Recently I travelled to Sri Lanka, a picturesque island where Steve McCurry iconized stilt fishing, a style unique to the island. Now with all travel destinations there are certain images that are associated with it’s culture, everyone wants their own version of it and me being just another tourist with a camera, sought out the stilt fishermen of Sri Lanka.
I went to the beaches frequented by the fishermen only to find their abandoned stilts. Disappointed that I had missed their evening shift, I went to one last beach to see if there were any stragglers. Arriving at the beach, as a perfect sunset formed in the background, I was excited to see from the trishaw that I was in, a few still fishing. From the moment the trishaw stopped till I alighted, the image above is the only one I managed. I wondered how within a few minutes of me spotting at least three I had stepped out to the last one moving away from his perch.
I thought, missed it again, until one of the fishermen walked up to me and asked for money. Surprised at why, it then dawned on me that this was how the fishermen made extra money from the hordes of tourists that all wanted a piece of them. I didn’t pay, as that would mean they would get back up on their stilts and pose for me, and I didn’t want that. So I resigned myself to enjoying the sunset on the beach with the friends I was with.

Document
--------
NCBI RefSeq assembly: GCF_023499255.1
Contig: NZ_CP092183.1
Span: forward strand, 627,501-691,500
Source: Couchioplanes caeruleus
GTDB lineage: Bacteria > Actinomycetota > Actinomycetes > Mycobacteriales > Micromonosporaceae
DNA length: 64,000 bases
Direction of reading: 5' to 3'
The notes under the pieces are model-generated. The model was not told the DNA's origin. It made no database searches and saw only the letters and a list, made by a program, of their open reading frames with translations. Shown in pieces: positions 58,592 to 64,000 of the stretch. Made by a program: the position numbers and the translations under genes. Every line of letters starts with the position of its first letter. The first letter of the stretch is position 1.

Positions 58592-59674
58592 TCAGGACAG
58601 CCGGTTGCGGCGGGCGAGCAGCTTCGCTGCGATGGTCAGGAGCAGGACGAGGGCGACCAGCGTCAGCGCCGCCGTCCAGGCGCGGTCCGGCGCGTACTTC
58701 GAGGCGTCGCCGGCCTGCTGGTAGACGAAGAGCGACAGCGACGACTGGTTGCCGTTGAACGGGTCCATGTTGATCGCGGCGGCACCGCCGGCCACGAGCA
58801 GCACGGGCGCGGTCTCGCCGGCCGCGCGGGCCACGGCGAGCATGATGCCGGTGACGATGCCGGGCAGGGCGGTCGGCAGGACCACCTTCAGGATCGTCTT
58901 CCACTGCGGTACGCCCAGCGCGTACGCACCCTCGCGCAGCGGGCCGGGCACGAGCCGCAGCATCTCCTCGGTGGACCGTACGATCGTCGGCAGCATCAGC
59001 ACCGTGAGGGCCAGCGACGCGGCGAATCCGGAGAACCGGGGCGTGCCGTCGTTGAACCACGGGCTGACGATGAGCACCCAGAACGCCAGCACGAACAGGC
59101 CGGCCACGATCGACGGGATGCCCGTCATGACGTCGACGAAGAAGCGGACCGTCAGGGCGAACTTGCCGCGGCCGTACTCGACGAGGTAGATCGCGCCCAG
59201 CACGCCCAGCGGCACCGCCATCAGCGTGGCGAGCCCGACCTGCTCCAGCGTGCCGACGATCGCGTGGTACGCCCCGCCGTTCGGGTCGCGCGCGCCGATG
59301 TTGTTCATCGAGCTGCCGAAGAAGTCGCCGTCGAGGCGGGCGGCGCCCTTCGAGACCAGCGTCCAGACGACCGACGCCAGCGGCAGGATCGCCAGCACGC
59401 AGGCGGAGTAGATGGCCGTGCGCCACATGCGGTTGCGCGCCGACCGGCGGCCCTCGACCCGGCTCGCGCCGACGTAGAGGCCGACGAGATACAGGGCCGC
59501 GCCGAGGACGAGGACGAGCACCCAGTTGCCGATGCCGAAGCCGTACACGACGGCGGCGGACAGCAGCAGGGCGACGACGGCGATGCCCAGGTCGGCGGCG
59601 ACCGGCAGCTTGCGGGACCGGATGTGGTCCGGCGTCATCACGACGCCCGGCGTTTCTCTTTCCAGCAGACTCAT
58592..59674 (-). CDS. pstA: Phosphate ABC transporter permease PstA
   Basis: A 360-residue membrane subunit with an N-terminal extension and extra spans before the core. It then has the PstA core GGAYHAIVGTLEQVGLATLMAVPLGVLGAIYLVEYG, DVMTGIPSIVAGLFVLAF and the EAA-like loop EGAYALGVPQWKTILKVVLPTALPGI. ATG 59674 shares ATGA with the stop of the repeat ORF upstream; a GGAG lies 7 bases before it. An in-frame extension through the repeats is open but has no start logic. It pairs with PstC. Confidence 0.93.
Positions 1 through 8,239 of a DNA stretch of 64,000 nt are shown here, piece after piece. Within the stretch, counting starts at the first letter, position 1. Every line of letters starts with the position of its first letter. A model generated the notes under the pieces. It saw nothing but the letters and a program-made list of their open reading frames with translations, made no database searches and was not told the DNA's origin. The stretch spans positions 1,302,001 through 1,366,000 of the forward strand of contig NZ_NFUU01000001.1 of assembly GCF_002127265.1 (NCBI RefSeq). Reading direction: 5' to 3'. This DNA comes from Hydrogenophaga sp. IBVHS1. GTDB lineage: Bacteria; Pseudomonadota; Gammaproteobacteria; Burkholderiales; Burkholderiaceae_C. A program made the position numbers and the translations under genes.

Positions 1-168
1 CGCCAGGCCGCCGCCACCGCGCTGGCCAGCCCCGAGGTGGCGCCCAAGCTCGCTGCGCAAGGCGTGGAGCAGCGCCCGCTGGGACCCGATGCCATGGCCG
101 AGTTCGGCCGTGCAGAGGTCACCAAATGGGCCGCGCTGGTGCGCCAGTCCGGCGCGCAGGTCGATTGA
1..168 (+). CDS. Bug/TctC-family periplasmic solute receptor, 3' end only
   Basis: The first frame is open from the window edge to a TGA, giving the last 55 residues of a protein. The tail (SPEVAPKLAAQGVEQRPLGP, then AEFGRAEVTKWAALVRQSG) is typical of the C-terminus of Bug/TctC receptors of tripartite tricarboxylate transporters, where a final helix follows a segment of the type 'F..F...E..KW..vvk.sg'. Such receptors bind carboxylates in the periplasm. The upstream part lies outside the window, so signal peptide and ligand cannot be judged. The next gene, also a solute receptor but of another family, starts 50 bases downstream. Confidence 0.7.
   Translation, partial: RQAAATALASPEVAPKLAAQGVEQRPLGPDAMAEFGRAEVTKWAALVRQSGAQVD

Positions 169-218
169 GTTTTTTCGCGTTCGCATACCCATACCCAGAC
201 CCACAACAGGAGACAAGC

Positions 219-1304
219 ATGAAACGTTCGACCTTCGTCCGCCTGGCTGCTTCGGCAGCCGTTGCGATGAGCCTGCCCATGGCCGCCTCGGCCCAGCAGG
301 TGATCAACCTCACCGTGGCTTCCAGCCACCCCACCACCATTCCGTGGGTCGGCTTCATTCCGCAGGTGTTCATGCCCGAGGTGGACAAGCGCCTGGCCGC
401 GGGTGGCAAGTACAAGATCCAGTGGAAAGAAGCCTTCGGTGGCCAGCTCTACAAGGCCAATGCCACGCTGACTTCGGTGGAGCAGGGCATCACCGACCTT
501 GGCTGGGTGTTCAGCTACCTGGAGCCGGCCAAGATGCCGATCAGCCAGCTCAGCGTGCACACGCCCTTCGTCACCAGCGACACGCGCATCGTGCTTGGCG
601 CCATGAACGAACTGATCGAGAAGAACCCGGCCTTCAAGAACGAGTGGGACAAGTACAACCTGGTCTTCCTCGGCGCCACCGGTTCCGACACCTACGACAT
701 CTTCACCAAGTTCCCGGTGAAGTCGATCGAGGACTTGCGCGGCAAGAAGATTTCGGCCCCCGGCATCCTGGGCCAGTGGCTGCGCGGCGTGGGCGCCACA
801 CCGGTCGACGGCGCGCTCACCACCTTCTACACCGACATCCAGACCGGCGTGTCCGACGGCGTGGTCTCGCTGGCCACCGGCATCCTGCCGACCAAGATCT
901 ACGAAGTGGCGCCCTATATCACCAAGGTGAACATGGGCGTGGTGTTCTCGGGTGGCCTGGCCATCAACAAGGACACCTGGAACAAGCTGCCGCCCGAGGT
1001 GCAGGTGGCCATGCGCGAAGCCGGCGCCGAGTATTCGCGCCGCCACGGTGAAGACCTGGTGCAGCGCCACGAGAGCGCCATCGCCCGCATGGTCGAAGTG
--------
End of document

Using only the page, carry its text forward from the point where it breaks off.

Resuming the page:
After a while I started noticing throngs of tourists being brought to these beaches, bus by bus, dishing out cash, lining up and clicking away. It was an observation that got me thinking about how photography has changed the lives of these people. These fishermen weren’t fishing, simply waiting for tourists to arrive and that was their primary source of income. An entire profession affected by people on holiday with cameras. I wonder how much they make by the fish they catch as opposed to the tourists that come by.
It’s not news that photography and tourism have always had a curious relationship where people pose in the places where they might be expected to pose. To create a memory of the ideal holiday, focusing more on the representation of the holiday than the experience itself. And I know it might seem like common sense but I hadn’t really thought about the reverse till this fisherman asked me for money to stage an image. How was photography impacting the locals? How were the locals impacting our representation of the destination? Do we take images based on what we see, what we want to see or what is created for us by others?